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June 12th, 2011, 07:34 PM  #1 
Newbie Joined: Jun 2011 Posts: 9 Thanks: 0  Probability Question!! Help!
Let S = {a, b, c} be a sample space for a particular experiment. If outcome c is twice as likely to occur as outcome b, which is 3 times as likely to occur as outcome a, what is the probability that if you perform this experiment you will observe outcome c. How are you suppose to do this?? 
June 12th, 2011, 08:12 PM  #2 
Senior Member Joined: Apr 2011 From: USA Posts: 782 Thanks: 1  Re: Probability Question!! Help!
A little algebra and substitution. First, always remember that all probabilities have to add up to 1.0. Therefore Now let's look at the relationships. Since c is twice as likely to happen as b, then . And since b is three times as likely to happen as a, then . Now start substituting into the original equation: That substitutes in my equivalent for b: three times a. But now what do we do with c? Well, we really don't want to substitute in because we'd still have a b in there and have two variables. But we can substitute in the equivalent of b (in terms of a) that we have. That is . This puts my "3a" in where the b was. So this is what we can now use for the c: It's a series of substitutions. And if you can solve that from there, you'll have a. You can then use the relationships to get b and c. And then check them to make sure they add up to 1. 
June 12th, 2011, 08:36 PM  #3 
Newbie Joined: Jun 2011 Posts: 9 Thanks: 0  Re: Probability Question!! Help!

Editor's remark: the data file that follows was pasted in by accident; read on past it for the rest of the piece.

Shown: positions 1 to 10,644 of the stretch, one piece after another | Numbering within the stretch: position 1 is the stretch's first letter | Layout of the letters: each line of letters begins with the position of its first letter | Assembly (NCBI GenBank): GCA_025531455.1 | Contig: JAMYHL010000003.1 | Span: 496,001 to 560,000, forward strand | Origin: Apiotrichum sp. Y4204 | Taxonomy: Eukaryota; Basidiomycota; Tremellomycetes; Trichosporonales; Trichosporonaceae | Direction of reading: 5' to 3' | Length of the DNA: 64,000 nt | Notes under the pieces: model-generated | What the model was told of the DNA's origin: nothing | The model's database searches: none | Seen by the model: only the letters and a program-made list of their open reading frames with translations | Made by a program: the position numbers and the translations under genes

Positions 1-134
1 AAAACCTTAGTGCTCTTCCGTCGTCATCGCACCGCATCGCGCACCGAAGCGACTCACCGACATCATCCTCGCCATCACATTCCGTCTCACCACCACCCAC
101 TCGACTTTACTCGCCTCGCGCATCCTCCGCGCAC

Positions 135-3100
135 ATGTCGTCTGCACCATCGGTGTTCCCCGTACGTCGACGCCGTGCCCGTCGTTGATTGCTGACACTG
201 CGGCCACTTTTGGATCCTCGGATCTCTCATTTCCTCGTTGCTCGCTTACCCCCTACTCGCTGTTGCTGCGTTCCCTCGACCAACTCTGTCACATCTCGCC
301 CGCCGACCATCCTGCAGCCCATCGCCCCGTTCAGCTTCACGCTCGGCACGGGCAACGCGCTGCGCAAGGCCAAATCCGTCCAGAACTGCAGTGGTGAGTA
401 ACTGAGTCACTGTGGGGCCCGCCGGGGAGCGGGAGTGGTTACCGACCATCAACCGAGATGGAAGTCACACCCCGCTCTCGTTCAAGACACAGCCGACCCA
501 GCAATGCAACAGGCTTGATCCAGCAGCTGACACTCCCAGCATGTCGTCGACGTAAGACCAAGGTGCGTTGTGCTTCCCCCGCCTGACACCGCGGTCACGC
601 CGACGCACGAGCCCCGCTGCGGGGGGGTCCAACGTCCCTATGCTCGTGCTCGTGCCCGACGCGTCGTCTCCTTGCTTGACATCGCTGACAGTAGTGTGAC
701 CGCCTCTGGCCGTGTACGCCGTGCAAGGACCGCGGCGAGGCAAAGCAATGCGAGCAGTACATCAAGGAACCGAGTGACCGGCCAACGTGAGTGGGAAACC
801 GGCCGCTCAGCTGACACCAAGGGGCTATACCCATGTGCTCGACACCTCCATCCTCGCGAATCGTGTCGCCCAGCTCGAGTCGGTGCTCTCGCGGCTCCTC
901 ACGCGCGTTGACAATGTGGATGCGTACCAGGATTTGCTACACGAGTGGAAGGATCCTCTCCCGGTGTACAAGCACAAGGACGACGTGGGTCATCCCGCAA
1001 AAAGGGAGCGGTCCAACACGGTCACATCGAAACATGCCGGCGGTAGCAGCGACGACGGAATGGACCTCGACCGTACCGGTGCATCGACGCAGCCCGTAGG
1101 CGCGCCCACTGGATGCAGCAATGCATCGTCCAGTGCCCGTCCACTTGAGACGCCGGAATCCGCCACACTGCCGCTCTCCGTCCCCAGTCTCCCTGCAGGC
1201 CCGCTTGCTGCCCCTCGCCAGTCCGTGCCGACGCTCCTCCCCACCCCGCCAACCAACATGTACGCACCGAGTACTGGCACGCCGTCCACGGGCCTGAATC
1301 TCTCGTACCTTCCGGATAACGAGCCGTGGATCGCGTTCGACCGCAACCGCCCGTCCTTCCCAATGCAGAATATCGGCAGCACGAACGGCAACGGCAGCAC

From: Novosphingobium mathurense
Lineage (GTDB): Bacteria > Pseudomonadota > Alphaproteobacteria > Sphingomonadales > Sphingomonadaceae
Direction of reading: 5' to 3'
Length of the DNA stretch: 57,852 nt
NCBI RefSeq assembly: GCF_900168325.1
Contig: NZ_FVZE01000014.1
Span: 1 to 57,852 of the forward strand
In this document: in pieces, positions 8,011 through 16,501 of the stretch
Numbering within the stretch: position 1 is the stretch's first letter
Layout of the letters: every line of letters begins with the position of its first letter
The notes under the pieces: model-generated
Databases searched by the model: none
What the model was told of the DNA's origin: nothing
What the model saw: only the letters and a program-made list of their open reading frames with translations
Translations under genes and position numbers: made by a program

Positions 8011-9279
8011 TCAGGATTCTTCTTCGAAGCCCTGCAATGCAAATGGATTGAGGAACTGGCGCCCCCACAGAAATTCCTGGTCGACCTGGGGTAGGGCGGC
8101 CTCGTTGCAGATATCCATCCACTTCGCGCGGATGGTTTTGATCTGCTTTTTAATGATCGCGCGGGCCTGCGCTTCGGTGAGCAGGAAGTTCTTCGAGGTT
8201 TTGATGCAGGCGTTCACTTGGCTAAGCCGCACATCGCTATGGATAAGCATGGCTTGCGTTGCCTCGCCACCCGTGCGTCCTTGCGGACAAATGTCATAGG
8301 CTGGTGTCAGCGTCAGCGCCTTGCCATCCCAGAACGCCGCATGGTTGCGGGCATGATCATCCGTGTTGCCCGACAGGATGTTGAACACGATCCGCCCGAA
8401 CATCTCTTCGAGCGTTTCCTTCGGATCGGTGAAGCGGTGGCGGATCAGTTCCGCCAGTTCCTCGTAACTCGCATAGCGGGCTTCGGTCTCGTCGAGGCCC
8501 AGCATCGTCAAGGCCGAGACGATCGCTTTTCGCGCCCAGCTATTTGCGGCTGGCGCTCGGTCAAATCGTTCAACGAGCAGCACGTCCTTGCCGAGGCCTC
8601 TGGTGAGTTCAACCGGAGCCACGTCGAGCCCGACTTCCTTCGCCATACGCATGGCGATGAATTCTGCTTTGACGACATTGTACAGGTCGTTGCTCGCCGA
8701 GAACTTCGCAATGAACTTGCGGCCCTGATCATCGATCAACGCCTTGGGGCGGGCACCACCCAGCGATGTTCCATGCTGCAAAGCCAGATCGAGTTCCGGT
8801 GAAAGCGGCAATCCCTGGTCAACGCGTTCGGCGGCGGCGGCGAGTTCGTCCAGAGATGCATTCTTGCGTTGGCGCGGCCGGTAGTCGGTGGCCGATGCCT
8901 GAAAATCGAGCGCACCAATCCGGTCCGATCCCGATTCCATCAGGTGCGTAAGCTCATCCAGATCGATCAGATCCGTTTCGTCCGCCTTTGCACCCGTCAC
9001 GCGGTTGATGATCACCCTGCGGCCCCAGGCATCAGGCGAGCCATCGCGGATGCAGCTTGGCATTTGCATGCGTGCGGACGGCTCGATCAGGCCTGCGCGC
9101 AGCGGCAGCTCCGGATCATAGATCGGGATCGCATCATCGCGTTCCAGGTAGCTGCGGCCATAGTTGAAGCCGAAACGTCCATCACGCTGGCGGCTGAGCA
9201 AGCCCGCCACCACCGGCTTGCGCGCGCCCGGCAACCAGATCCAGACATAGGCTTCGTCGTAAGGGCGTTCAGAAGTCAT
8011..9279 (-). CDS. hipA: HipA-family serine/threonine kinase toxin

Thank you soo much! I actually did that but I made some arithmetic error...... 1 6a  3a isn't 1  3a. It's 1 9a. Learnt that the hard way.

June 12th, 2011, 08:50 PM  #4 
Newbie Joined: Jun 2011 Posts: 9 Thanks: 0  Re: Probability Question!! Help!
Hey I'm also stuck on the next part to this question. I've been working on it for so long but I have no idea how to solve it. Can someone please help? Thanks! Let S = {a, b, c} be a sample space for a particular experiment. Furthermore, let E be the event that outcome a is observed, and F be the event that outcome c is not observed. If event F is twice as likely to occur as event E, and event E is 4 times as likely to not occur as it is to occur, how much more likely is outcome c to occur than outcome b? 
June 13th, 2011, 05:38 AM  #5  
Math Team Joined: Apr 2010 Posts: 2,780 Thanks: 361  Re: Probability Question!! Help!
P(X) is defined as "the probability that event X will happen. Try rewrite your excersize in such statements. Quote:
Quote:
Quote:
Quote:
4*P(E)=P(not E) Now, try to figure out what you need to find Quote:
 
June 13th, 2011, 06:02 AM  #6 
Newbie Joined: Jun 2011 Posts: 9 Thanks: 0  Re: Probability Question!! Help!
Hey Hoempa thanks for the help, but i'm still having some trouble trying to solve this question. I still don't know how to really start this problem even given the statements.

June 13th, 2011, 06:27 AM  #7 
Global Moderator Joined: Oct 2008 From: London, Ontario, Canada  The Forest City Posts: 7,948 Thanks: 1139 Math Focus: Elementary mathematics and beyond  Re: Probability Question!! Help!